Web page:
What Does Cacao Percentage Mean on a Chocolate Bar?

Woman eating chocolate bar

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It's important, but higher isn't always better.

When shopping for good chocolate, one thing you should look for is the cacao percentage. This tells you far more about the quality and taste of a product than simple descriptions such as milk, semisweet, or bittersweet. Here's a quick guide to deciphering cacao percentages before you head out to do any Valentine's Day shopping.

What is a cacao percentage?

This number denotes how much of a chocolate bar is made of actual cocoa bean product. According to The Greatist, this product is made up of "chocolate liquor, which refers to a combination of cocoa solids (ground cocoa powder) and cocoa butter (the naturally occurring fat in the cacao bean)."You can take the cacao percentage on the label and know that the remainder comprises whatever fillers the manufacturer has added. This could be sugar, dairy, soy lecithin, vegetable oil, vanilla, etc.

What does the percentage mean?

The higher the percentage, the more bitter the chocolate. That's why unsweetened chocolate, a.k.a. bitter chocolate, which contains 100 percent cocoa bean product, is only suitable for baking. Semisweet chocolate has at least 35 percent cacao, but usually around 55 percent, with added sugar, but no dairy. Milk chocolate only has to have 10 percent cacao at minimum and 12 percent milk solids. This gives it a creamy, rich taste, but all the added sugar makes it much sweeter too.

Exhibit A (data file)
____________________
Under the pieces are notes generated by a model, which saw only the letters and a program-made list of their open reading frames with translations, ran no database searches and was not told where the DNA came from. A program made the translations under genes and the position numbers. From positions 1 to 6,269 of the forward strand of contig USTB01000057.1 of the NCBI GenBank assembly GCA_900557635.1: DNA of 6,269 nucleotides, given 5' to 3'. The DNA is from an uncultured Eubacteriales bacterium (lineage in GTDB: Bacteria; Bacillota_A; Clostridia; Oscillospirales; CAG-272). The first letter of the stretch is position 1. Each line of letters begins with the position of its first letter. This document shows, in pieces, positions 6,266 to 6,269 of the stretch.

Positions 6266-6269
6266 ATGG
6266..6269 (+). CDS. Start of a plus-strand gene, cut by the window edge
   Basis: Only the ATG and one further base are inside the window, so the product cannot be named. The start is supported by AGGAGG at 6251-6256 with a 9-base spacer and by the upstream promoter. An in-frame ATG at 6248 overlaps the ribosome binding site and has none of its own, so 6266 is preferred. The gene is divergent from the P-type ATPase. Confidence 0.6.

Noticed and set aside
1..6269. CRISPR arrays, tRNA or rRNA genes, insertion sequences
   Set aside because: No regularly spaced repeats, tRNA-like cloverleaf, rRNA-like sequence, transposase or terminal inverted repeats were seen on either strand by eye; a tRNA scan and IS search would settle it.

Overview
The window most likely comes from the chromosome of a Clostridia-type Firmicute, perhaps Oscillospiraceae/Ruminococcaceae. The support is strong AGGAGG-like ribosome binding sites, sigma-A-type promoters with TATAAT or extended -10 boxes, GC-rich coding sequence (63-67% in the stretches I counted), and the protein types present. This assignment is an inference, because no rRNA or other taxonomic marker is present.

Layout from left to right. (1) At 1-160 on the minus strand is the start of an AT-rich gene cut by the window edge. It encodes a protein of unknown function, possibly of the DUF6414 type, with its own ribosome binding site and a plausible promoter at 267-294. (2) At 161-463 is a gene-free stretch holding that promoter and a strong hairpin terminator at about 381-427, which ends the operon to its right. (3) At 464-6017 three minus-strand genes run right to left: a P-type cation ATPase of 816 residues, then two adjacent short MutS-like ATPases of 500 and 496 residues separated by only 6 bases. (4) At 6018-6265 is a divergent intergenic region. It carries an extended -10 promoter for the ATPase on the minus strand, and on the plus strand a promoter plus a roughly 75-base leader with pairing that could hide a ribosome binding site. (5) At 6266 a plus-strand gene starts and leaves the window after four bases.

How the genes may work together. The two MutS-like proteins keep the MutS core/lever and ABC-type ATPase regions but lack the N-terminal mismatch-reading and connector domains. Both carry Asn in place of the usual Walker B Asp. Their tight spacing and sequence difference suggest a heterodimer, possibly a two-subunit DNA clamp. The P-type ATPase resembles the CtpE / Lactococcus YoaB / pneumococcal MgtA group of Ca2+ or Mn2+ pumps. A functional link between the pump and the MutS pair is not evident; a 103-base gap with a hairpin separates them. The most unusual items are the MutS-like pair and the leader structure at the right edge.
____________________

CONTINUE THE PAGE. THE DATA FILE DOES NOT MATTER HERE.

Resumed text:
Which is healthiest?

Cacao is known to contain nutritious flavonoids, which are antioxidants that "provide heart-protecting, anti-inflammatory, brain-boosting, mood-lifting properties." A once-a-week chocolate habit has even been linked to improved cognitive performance! It's only natural that the more cacao a bar contains, the more of those flavonoids it will have, not least of all because there's less room for additives.

As The Greatist article points out, however, these percentages only measure quantity, not quality. There is more that goes into the making of a chocolate bar than the addition of cocoa bean product. A discerning shopper should also consider where the bean is from, since those grown in West Africa tend to be a higher quality product than those from Central America. Organic cacao will be healthier too, free from trace pesticides. Look, too, at whether the bar is fairtrade-certified. While that logo is more indicative of ethical labor practices, this usually translates into happier farmers with improved access to resources that result in a better product.

The production process matters as well; fewer ingredients, careful roasting, and skilled blending of the beans will result in a more nutritious product. You are more likely to find that when buying chocolate from smaller-scale producers, not giant candy corporations.

Which is most delicious?

When it comes down to it, this is the most important question of all. Really, it's up to your own tastebuds to determine that. After all this talk of cacao percentages, American chef and food writer David Lebovitz thinks people should stop obsessing about the numbers so much. He writes:

"I’ve had chocolate bars that are 99% cacao that were palatable and other bars that were 80% cacao that were bitter and inedible (and I like very bitter chocolate.) I’ve had 90% bars that were amazingly good and smooth, while others were 60% and were crumbly and mushy."

In other words, taste it and see for yourself what you think.